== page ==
Teva Pharmaceutical Industries Ltd. (NYSE: TEVA) shares rose by over 6 percent on Monday after the company had announced a new organization and leadership structure to “achieve better commercial focus and drive value creation.”
Kåre Schultz, Teva’s President and CEO, says the turnaround “will enable stronger alignment and integration between R&D, operations and the commercial regions, allowing us to become a more agile, lean and profitable company."
The new structure will have many parts to it to change the direction of the company. The commercial business will now be integrated into one operating organization in all three of its regions. The Generic R&D and Specialty R&D organizations will be combined into one as well. A newly formed Marketing & Portfolio will be responsible for overseeing interfaces.
Teva said current positions held by Michael Hayden, chief scientific officer, Rob Koremans, CEO of global specialty medicines, and Dipankar Bhattacharjee, president of the global generic medicines group, would step down effective at the end of the year.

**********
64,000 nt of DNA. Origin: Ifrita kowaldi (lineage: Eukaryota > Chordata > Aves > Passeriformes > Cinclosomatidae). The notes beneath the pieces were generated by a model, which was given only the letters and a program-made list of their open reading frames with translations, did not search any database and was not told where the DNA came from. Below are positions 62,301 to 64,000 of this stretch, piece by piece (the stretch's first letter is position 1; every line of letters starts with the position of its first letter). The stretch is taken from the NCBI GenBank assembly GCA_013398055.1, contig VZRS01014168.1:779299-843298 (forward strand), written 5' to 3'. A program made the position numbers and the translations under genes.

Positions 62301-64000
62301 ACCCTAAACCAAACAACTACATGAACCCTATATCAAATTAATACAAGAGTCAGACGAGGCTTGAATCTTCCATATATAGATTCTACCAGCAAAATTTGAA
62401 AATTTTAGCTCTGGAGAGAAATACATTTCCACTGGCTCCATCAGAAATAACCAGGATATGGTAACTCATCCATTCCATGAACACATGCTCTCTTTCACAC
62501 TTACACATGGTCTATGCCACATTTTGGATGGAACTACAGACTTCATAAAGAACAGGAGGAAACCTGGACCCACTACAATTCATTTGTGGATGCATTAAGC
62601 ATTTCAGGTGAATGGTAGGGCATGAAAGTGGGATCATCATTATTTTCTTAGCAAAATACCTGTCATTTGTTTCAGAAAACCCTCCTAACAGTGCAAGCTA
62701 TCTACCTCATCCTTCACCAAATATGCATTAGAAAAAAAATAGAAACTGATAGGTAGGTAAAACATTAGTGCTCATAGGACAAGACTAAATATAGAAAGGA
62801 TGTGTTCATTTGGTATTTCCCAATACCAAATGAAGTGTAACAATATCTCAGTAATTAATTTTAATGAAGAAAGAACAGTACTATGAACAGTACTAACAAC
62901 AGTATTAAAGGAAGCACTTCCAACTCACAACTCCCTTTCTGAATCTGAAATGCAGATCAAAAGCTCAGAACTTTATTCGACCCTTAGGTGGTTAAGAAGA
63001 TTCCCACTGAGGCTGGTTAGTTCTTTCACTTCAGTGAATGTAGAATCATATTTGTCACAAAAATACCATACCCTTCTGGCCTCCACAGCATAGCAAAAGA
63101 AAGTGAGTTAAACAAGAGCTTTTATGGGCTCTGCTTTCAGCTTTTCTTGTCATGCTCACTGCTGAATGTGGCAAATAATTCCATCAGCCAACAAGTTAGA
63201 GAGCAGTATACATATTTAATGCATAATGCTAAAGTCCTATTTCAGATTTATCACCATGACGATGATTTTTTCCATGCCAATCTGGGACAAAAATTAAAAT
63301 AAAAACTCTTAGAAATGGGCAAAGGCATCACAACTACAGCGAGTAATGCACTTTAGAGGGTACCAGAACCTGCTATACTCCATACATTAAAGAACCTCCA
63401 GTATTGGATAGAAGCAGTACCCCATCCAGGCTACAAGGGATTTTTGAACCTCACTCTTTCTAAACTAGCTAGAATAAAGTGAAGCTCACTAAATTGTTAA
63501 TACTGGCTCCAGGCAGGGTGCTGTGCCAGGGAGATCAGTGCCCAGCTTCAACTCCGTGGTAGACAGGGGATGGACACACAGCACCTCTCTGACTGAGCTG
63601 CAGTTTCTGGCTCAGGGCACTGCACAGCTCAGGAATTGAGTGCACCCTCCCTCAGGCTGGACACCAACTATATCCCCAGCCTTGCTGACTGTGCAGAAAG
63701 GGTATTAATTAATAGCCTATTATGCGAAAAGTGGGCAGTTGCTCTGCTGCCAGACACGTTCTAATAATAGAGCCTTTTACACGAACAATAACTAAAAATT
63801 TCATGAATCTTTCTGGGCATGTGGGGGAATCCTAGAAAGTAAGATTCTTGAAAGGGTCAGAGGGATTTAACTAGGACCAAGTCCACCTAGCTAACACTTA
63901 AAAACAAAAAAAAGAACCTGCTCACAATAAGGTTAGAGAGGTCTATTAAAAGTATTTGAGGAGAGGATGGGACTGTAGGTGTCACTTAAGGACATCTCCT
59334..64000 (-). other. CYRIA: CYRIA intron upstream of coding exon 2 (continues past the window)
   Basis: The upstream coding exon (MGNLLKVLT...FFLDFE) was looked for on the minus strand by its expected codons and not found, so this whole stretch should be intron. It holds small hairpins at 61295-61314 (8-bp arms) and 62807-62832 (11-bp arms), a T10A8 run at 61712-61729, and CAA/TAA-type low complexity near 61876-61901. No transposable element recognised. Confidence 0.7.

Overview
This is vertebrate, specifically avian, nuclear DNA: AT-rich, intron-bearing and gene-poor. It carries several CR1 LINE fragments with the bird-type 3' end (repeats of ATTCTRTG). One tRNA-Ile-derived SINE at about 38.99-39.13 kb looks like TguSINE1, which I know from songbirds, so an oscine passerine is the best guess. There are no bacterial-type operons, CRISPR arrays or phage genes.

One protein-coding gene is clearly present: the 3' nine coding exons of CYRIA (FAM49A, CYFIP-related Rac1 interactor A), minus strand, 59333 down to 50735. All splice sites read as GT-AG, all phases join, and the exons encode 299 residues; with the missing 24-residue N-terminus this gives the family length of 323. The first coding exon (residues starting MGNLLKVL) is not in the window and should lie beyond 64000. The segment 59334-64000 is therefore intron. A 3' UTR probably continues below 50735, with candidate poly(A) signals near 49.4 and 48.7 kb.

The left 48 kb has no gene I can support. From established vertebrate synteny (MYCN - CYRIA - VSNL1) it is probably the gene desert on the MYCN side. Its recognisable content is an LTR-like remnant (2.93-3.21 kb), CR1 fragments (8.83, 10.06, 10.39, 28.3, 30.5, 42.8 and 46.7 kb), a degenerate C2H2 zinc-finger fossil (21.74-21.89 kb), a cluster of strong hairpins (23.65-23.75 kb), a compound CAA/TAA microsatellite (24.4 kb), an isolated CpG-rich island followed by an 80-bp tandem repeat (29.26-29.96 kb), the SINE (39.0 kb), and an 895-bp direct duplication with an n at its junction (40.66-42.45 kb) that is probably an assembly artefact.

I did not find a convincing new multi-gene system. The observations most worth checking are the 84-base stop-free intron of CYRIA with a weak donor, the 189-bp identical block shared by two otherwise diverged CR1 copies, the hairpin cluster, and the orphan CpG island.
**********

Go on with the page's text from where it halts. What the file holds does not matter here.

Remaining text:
Teva appointed Michael McClellan as permanent Chief Financial Officer after holding the role of interim CFO since July.
Other appointments include Dr. Hafrun Fridriksdottir as executive Vice President of Global R&D, Brendan O’Grady as executive Vice President of North America commercial, Richard Daniell as executive Vice President of European commercial, Gianfranco Nazzi as executive Vice President of Growth Markets Commercial, and Sven Dethlefs as executive Vice President of Global Marketing & Portfolio.
The company desperately needed a turnaround now that shares have fallen over 60 percent year to date. The world’s largest generic drug maker was facing huge setbacks and failed clinical trials resulting in a poor year.
The company has also sold off some of its assets as well as acquisitions to strengthen its portfolio.
But even though Teva has announced a restructuring of the company, investors should not be so quick to jump. Teva still has a long track this year of failed clinical trials, especially its Copaxone, which was halted. Teva will need to provide investors and analysts stronger and consistent results from studies in order for it to turnaround from its current decline.
“It remains our absolute priority to stabilize the company’s operating profit and cash flow in order to improve our financial situation,” added Schultz, “Ensure we deliver on our commitment to supply high-quality medicines to patients around the world.”